But there have also been personal setbacks for some, with a fear that no one understands their situation. It may have been an unanswered plea for help; or they may have been at the sharp end of an investigation with false allegations made by a child against them. It is right that procedures then roll into action – allegations must be taken seriously, but this should involve a thorough and proper investigation of what has supposedly taken place. Sadly, for one mother in Tennessee, events took a rather different turn, as reported here. Whether out of prejudice, misogyny, or sheer ignorance, is not clear at this stage, but, thankfully for her, her lawyer has supported her all the way and is now calling for a review of procedures in this instance, and in general. The lawyer’s letter follows:
The case is a stark reminder of how far we all still have to go. But we can be glad that there are those willing to take up the baton, to raise understanding and to work for change.
Wishing you a happier new year in 2017!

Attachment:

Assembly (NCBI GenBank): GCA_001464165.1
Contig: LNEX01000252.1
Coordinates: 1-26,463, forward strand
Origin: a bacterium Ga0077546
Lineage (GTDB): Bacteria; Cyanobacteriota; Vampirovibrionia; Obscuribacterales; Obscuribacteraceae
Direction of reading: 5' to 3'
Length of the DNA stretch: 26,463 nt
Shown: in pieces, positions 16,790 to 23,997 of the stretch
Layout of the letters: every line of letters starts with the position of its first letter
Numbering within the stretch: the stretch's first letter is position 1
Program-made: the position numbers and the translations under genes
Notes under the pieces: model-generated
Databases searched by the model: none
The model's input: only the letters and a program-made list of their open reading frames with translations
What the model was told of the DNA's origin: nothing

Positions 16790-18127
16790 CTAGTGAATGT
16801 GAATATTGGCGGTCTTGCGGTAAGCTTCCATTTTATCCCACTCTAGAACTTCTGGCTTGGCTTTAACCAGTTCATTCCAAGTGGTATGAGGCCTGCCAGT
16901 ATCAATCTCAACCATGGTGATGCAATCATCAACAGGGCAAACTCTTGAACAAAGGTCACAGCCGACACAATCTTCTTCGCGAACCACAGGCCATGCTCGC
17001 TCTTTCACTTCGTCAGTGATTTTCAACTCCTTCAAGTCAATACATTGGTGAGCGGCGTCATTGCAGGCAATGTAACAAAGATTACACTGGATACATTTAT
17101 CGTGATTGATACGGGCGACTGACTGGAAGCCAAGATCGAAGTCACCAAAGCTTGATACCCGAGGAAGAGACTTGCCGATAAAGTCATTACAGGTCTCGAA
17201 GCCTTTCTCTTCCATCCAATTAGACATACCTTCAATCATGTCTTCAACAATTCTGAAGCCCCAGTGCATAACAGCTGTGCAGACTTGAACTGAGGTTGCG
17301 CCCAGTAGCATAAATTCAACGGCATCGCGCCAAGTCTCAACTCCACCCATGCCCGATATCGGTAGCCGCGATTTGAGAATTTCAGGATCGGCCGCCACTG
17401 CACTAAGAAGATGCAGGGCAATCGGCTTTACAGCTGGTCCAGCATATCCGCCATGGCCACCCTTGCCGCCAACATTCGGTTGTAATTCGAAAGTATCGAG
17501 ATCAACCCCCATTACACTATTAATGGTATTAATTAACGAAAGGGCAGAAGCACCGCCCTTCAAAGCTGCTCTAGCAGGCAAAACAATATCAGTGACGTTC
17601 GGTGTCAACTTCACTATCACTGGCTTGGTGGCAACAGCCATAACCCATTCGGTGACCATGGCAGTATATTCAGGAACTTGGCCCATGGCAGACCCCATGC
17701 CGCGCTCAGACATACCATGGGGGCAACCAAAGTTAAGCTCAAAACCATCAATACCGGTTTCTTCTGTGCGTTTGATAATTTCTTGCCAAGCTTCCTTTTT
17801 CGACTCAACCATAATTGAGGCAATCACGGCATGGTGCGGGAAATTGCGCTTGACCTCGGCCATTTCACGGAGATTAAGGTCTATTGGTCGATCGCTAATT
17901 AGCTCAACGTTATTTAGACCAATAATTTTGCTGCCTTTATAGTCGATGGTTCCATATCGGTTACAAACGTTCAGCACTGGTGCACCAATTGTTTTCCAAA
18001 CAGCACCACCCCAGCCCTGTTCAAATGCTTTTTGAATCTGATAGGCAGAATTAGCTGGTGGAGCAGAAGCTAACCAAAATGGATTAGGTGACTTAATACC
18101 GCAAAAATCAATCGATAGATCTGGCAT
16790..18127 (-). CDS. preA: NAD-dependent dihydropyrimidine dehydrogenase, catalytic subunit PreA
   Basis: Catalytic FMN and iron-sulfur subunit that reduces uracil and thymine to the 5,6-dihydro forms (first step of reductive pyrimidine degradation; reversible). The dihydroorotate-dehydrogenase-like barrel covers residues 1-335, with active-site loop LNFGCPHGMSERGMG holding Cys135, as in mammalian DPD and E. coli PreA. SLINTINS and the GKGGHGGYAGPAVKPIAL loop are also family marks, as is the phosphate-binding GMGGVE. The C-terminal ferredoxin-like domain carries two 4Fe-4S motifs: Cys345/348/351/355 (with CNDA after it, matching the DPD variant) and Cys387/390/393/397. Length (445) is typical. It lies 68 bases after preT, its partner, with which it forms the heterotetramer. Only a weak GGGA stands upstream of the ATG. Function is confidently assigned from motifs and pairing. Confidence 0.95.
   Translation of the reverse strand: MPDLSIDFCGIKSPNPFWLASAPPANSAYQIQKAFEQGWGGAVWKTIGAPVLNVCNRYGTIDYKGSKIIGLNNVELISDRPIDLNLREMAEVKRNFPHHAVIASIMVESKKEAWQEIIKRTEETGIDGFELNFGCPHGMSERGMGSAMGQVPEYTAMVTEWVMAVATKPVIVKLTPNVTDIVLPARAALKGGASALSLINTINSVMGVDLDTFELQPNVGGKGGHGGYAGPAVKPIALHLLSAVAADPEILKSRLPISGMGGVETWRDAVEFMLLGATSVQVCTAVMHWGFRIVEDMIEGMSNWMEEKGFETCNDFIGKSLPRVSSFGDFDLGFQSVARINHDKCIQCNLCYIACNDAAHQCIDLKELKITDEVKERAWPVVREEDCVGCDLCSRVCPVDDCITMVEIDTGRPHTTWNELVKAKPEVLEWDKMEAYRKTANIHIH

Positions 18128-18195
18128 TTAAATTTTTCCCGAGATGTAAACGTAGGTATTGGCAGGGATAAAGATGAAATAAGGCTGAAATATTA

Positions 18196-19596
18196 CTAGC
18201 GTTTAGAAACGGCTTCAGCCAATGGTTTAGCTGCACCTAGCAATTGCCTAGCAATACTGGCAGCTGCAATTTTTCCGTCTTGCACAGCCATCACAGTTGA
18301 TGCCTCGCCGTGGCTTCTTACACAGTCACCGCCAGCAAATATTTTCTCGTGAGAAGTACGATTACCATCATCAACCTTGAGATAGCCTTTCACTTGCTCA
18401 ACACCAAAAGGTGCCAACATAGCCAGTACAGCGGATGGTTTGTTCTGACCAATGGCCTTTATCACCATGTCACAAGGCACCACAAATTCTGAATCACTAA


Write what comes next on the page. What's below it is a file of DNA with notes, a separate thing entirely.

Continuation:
Always worth reminding ourselves about the hopes, expectations – and entitlements – of those we work with as professionals. This Charter has been developed by a partnership of parents and practitioners, as part of the work of Your Family, Your Voice Alliance: An alliance of families and professionals working together to transform the system. It aims to promote effective, mutually respectful partnership working between practitioners and families when children are subject to statutory intervention. Such intervention can involve child welfare and family justice, mental health, education and youth justice systems.
The Charter is written for parents, local authorities and their partner agencies and those working for them.
Follow the alliance on twitter @yrfamilyyrvoice.
I am grateful to The National IRO Managers Partnership for bringing it to wider attention.
Source: ‘Mutual Expectations – a charter for parents and local authority services’ – @yrfamilyyrvoice